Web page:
Tuesday, August 17, 2021 by Elizabeth Pagano

Austin moves forward with new vaccine incentives for city employees

A plan to pay vaccinated city employees a $100 stipend has been scrapped in favor of a new incentive program for those who work for the city.

The incentives, Mayor Steve Adler explained, are designed to promote vaccinations and to serve as a model to employers citywide. The new plan will allow vaccinated city employees to take time off without using accrued sick leave or vacation time. Since federal support for time off ended, city employees who are exposed to or have contracted Covid would have to do just that.

With the new program, employees who have proof of vaccination will get 40 hours of leave if they come into contact with someone who has Covid. If infected, vaccinated employees would get two weeks of leave.

“It says, if you do the responsible thing and get a vaccine, we’re going to take care of you. And if you don’t get vaccinated, we’re going to recognize there’s a really big difference here,” Council Member Ann Kitchen said, adding, “I think it is a much better and more appropriate incentive.”

City Council voted unanimously to approve the new incentives during the city budget hearings.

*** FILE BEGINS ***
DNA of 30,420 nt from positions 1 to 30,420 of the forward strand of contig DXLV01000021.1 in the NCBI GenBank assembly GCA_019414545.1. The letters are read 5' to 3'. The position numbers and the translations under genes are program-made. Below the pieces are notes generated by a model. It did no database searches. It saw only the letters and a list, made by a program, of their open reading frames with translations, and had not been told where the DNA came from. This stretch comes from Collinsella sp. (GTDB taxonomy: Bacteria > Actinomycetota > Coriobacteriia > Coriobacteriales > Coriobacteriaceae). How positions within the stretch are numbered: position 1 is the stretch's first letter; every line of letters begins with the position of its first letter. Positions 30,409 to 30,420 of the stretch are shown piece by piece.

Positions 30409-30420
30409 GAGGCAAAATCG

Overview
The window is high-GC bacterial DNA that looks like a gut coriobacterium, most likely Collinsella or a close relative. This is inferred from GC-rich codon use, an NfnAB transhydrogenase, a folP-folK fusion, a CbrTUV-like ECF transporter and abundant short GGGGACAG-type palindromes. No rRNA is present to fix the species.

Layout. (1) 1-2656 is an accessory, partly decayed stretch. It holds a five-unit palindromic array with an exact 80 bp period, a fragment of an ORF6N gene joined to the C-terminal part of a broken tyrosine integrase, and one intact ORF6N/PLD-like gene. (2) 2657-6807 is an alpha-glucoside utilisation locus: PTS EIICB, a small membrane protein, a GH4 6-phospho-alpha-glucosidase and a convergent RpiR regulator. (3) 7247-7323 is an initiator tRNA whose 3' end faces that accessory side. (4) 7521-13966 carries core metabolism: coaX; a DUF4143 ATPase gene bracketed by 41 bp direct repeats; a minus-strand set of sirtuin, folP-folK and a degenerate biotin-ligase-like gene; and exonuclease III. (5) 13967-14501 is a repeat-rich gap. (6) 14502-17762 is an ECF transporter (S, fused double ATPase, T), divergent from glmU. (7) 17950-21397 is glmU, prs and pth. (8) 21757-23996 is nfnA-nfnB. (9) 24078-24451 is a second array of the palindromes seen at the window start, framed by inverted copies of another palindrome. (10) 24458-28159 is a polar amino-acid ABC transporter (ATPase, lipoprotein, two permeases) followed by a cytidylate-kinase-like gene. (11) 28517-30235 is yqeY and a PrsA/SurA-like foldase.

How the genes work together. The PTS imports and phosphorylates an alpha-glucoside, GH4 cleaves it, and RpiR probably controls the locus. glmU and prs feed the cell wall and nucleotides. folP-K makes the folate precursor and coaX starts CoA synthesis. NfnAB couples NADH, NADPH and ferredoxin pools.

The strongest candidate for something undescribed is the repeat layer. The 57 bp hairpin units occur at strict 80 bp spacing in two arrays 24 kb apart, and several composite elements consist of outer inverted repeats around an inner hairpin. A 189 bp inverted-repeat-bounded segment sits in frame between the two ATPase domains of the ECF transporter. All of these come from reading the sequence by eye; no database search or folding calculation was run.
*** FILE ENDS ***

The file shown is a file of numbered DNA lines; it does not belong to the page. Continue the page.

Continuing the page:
Originally, Council was considering a stipend for vaccinated employees that would have cost an estimated $1.7 million in this year’s budget. Human Resources Director Joya Hayes told Council that, in contrast, the new program would not change the upcoming budget. 

“It would cost the city less, (and) its value is far greater than $100,” said Hayes, who explained that the plan was also endorsed by the city’s union, AFSCME.

Though some Council members were hesitant about the employee stipend, none expressed reservations about the change in direction.

“It’s actually more valuable, way more valuable, to our employees and even more practical. I share the … skepticism about the original incentive idea and I think this is a really brilliant and much more useful solution,” Council Member Leslie Pool said.

Council Member Vanessa Fuentes also spoke in support of the measure, and encouraged other employers in Austin to consider implementing something similar. She reminded those listening that the city is currently offering $50 HEB gift cards to those getting vaccines, and asked whether increasing that incentive could be appropriate as well. 

The plan is expected to go into effect on Oct. 1. 

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